Irsay expanded on his comments in a phone interview on Friday: “I don’t know how this report is going to come out. But what has already come out is extremely disturbing, and I disagree with the process. And I probably disagree that we didn’t discuss something more serious, like him being removed from his tenure as owner. Like I said, that’s not something I’m saying we should do. I say this is something that needs to be seriously considered.
It would take a vote of at least three-quarters of the owners to remove Snyder from ownership. Several owners told the Post in September that they thought serious consideration could be given to trying to oust Snyder from the league’s ownership ranks, either by convincing him to sell his franchise or by voting to remove him.
“He must sell,” said one of those owners at the time. “Some of us have to go up to him and tell him he has to sell.”
It was not immediately clear on Wednesday if any owners had urged Snyder to sell.
“I think there will be movement,” the same owner said in September. “We need to get 24 votes.”
The current NFL investigation is being led by attorney Mary Jo White.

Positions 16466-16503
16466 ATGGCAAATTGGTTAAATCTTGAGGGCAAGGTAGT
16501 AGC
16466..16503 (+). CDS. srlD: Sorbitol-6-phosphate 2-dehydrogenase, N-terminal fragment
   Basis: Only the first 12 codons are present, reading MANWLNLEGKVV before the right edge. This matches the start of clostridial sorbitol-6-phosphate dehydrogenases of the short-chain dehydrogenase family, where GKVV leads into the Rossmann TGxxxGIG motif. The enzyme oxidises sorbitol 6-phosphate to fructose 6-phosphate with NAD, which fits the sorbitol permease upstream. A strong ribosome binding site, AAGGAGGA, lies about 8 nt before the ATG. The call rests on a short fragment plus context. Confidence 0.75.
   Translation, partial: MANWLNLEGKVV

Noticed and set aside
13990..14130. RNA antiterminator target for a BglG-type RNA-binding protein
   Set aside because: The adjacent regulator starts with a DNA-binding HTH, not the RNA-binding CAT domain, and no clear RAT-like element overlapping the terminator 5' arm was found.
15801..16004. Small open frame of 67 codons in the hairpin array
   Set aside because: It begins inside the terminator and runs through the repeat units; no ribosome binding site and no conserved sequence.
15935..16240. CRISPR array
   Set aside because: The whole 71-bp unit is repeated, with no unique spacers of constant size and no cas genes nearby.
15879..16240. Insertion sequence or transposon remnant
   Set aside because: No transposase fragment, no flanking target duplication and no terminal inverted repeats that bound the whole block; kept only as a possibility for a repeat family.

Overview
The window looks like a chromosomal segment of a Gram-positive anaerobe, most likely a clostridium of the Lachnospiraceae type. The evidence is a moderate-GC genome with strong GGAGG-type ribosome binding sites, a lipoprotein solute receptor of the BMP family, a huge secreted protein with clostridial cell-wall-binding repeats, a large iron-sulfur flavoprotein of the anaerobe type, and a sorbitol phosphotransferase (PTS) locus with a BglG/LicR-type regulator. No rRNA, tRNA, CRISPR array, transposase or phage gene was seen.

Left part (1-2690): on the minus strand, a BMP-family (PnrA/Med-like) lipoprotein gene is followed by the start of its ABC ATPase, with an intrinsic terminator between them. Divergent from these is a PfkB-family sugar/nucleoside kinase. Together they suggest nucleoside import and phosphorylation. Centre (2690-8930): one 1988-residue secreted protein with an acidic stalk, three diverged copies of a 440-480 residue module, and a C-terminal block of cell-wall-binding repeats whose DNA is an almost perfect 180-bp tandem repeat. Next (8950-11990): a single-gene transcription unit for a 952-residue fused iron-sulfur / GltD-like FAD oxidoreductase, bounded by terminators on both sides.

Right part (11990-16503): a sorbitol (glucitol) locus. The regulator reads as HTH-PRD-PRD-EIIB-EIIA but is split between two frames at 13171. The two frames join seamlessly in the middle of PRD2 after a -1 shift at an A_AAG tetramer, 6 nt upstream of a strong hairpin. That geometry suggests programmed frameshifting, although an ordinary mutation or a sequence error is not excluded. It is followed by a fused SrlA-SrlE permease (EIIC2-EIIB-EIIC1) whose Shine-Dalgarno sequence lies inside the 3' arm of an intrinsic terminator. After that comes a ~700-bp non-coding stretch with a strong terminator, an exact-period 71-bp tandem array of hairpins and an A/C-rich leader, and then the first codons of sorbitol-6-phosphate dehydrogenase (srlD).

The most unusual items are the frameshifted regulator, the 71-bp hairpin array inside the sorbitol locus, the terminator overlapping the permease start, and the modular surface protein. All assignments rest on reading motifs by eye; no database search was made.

“Mary Jo White is continuing her examination,” McCarthy said Wednesday. “We don’t have any updates on a schedule.”
The league launched White’s investigation after Tiffani Johnston, a former cheerleader and the team’s chief marketing officer, told a congressional roundtable in February that Snyder harassed her at a dinner party. team, putting his hand on her thigh and pressing her towards his limo. Snyder denied the accusations, calling them “outright lies”.
In June, The Post reported details of an employee’s claim that Snyder had sexually assaulted her during a flight in his private plane in April 2009. Later that year, the team accepted to pay $1.6 million to the employee, whom she fired, in a confidential settlement. In a 2020 court filing, Snyder called the woman’s claims “baseless.”
In April, the House committee detailed allegations of financial impropriety by Snyder and the team in a letter to the Federal Trade Commission. Karl A. Racine, the Democratic District Attorney General, and Republican Virginia Attorney General Jason S. Miyares announced they would investigate. The team denied committing any financial irregularities.
Racine’s office has nearly completed its investigation and plans to take further action in the case, a person familiar with the investigation said last month.
“Today’s news that Dan and Tanya Snyder are considering selling the Washington Commanders is a good development for the team, its former and current employees and its many fans,” attorneys Lisa Banks and Debra Katz said. who represent more than 40 former employees of the team. said in a statement Wednesday. “We’ll have to see how that plays out, but obviously it could be a big step towards healing and closure for the many brave women and men who have come forward.”